The unlang policy language is compatible with v2 but has a number of new features. See man unlang for complete documentation.


Many more errors are caught when the server is starting up. Syntax errors in unlang are caught, and a helpful error message is printed. The error message points to the exact place where the error occurred:

./raddb/sites-enabled/default[230]: Parse error in condition
ERROR:  if (User-Name ! "bob") {
ERROR:                ^ Invalid operator

update sections are more generic. Instead of doing update reply, the following can be done:

update {
    reply:Class := 0x0000
    control:Cleartext-Password := "hello"

This change means that update sections are needed.


Attribute comparisons can be done via the & operator. When two attributes required comparison, the old style was as follows:

if (User-Name = "%{control:Tmp-String-0}") {

This syntax is inefficient, as the Tmp-String-0 attribute would be printed to an intermediate string, causing unnecessary work. The two attributes can now be compared directly:

if (&User-Name = &control:Tmp-String-0) {

See man unlang for more details.


Casts are now permitted. This allows forced type-specific comparisons:

if ("%{sql: SELECT...}" = {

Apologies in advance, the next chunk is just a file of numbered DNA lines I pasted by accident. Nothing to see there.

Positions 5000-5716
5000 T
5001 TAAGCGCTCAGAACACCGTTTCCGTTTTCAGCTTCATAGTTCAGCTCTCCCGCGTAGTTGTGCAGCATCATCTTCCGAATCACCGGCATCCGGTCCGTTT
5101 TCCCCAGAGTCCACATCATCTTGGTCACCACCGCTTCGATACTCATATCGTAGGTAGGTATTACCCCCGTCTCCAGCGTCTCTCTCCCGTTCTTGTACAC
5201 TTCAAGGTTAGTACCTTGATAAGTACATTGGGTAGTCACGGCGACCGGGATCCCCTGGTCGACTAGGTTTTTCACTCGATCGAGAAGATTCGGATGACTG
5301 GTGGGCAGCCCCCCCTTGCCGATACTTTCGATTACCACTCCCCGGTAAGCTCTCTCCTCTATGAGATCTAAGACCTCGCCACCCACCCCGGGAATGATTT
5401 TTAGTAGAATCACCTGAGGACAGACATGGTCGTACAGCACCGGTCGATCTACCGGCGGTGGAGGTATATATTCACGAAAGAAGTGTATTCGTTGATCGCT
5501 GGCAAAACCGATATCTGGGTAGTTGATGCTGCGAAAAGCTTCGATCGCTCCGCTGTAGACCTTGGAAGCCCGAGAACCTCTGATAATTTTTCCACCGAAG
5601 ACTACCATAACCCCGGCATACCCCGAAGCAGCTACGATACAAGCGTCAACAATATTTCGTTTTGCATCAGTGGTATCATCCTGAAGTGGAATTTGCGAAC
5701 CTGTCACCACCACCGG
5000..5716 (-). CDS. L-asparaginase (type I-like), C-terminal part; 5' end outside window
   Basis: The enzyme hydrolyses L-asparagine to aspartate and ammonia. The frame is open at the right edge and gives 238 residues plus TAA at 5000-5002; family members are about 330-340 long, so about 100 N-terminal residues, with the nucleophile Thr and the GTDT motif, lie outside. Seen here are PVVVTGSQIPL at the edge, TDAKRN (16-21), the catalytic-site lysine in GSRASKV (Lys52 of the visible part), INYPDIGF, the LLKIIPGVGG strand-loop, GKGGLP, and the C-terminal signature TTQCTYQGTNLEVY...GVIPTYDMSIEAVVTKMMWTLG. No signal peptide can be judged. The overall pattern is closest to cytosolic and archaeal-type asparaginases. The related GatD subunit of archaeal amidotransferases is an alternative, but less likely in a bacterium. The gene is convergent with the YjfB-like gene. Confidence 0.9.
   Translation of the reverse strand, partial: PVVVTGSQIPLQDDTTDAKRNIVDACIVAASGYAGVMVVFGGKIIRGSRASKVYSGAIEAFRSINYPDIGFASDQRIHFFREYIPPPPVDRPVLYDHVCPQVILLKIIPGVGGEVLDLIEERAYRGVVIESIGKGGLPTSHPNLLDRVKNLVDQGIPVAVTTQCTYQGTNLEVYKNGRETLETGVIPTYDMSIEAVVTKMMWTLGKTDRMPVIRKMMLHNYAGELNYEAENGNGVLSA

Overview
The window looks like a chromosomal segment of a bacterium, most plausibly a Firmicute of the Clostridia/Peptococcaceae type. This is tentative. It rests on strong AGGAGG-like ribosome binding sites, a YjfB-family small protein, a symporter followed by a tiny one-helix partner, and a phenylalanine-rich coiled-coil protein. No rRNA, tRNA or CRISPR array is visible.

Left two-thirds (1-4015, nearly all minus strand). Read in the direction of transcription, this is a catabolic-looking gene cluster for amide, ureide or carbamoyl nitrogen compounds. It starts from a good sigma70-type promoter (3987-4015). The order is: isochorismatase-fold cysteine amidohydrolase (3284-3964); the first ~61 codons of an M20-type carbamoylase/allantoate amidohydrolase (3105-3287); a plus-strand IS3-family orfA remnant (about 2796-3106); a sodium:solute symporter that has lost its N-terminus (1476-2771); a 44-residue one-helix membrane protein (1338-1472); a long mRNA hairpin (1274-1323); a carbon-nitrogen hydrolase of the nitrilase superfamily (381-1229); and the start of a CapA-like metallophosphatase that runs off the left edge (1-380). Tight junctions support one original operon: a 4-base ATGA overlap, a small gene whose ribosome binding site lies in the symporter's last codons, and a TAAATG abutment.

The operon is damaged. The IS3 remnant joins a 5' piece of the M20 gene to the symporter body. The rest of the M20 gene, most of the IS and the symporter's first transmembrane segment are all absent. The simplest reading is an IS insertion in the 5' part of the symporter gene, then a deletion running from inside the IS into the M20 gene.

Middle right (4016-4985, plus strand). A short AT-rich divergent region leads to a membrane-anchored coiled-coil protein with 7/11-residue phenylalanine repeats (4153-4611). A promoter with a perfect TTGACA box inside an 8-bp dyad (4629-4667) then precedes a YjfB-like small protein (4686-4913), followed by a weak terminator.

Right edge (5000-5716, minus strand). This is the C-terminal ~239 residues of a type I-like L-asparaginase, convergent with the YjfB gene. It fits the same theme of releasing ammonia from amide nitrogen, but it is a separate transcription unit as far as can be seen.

This forces the string returned by the SELECT to be treated as an IP address and to compare to Previously, the comparison would have been done as a simple string comparison.

IP Address Networks

IP networks are now supported:

if ( = {

Will be true. The various comparison operators can be used to check IP network membership:

if (127/8 > {

Returns true, because is within the 127/8 network. However, the following comparison will return false:

if (127/8 > {

because is outside of the 127/8 network.


As unlang is now pre-compiled, many compile-time optimizations are done. This means that the debug output may not be exactly the same as what is in the configuration files:

if (0 && (User-Name = "bob')) {

The result will always be false, as the if 0 prevents the following && …​ from being evaluated.

Not only that, but the entire contents of that section will be ignored entirely:

if (0) {

In v2, the above configuration would result in a parse error, as there is no module called this_module_does_not_exist. In v3, that text is ignored. This ability allows for dynamic configurations where certain parts are used (or not) depending on compile-time configuration.

Similarly, conditions that always evaluate to true will be optimized away:

if (1) {

That configuration will never show the if (1) output in debugging mode.